As Roger explained, the report shows that "while Sony would have less market share than they've got at the moment, it would be a three format race and they would still retain the vast majority of the market share compared to the others". And although Sony's market share is predicted to decline as the new console formats appear, the market itself will be growing at the same time, meaning that overall their performance shouldn't suffer.
According to Roger, the new console launches are "going to expand the market because of the amount of market spend that's going to be involved in introducing these new formats". Microsoft for example has already committed itself to spending $500m on marketing for the Xbox's launch. And while they are predicted to sell over thirty million consoles worldwide as a result, that isn't necessarily going to be at the expense of Sony, and will in fact help the industry as a whole to continue its current rapid growth.
What's Going On
Sadly the row with Sony over this latest report could have a knock-on effect for ELSPA and their relationship with Screen Digest. As Roger explained to us, it's "a question of whether we are part and parcel of the commissioning exercise for the report, or whether it becomes an entirely independent report produced purely and simply by Screen Digest without any association with us whatsoever".
"The downside to that is our association [with the report] allows us to use it directly in providing an identity for the industry [to the] government, the media and the general public, and ensure that everybody in the industry, and in particular our members, have got a basis from which they can see how the industry is likely to perform in future. It's a very valuable tool for us to present the industry as being a very successful and important economic contributor, and cultural contributor now, to the entertainment sector and the economy as a whole. And that integrity is something that we will probably want to maintain."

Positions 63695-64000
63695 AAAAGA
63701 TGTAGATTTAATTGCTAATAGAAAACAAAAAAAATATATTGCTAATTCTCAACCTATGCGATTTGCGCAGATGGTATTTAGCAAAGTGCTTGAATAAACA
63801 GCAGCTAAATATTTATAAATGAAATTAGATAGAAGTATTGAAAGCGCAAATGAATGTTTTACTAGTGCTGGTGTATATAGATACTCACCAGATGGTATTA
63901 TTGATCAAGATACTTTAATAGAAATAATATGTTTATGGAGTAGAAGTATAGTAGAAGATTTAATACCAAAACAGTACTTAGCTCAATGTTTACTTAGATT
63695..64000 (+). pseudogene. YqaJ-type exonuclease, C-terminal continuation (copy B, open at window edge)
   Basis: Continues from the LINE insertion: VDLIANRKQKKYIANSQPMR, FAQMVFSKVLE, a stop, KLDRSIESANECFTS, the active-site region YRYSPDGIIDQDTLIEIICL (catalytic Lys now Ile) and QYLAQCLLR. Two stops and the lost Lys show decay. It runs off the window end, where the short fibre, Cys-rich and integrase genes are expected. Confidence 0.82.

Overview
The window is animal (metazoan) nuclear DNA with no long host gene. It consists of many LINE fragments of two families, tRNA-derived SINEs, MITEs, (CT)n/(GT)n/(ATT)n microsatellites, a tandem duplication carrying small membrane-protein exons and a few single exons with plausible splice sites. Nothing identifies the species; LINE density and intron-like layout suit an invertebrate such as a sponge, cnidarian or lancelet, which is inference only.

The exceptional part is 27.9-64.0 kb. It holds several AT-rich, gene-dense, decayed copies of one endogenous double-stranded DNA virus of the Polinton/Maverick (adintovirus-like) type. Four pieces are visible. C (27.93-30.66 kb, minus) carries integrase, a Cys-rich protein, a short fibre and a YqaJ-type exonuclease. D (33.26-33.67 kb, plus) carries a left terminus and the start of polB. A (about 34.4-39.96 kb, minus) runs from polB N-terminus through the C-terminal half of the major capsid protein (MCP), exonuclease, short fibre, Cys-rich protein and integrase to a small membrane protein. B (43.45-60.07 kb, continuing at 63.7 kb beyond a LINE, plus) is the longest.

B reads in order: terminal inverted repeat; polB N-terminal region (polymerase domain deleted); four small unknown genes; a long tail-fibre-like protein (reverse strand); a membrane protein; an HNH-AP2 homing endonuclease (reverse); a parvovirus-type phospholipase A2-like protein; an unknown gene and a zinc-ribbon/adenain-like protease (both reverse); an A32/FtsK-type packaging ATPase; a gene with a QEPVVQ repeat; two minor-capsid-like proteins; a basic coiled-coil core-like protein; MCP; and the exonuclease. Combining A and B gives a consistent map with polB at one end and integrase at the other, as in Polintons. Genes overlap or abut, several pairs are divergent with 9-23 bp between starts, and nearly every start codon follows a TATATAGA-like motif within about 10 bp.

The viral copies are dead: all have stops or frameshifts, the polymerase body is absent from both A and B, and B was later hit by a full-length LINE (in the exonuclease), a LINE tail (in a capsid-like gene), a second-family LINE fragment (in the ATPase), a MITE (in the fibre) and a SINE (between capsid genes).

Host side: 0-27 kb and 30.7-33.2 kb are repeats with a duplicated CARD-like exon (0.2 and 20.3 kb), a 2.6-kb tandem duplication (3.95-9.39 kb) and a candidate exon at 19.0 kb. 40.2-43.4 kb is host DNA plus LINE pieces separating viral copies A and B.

"Whilst one can get reports from the USA about the overall global market from various commercial sources, I think the fact that the Screen Digest centers more specifically on the UK and Europe gives them the opportunity of discussing matters directly with the individuals concerned within the industry to get a feel of exactly what's going on. Screen Digest has achieved considerable affinity for us and those reading [the report] in the context of exactly where the industry's come from, where it is now, where it's going, what it's worth, how many people it employs, what the exports are worth, what it generates in terms of revenue for the Treasury... So it is a very valuable industry document for the UK and Europe."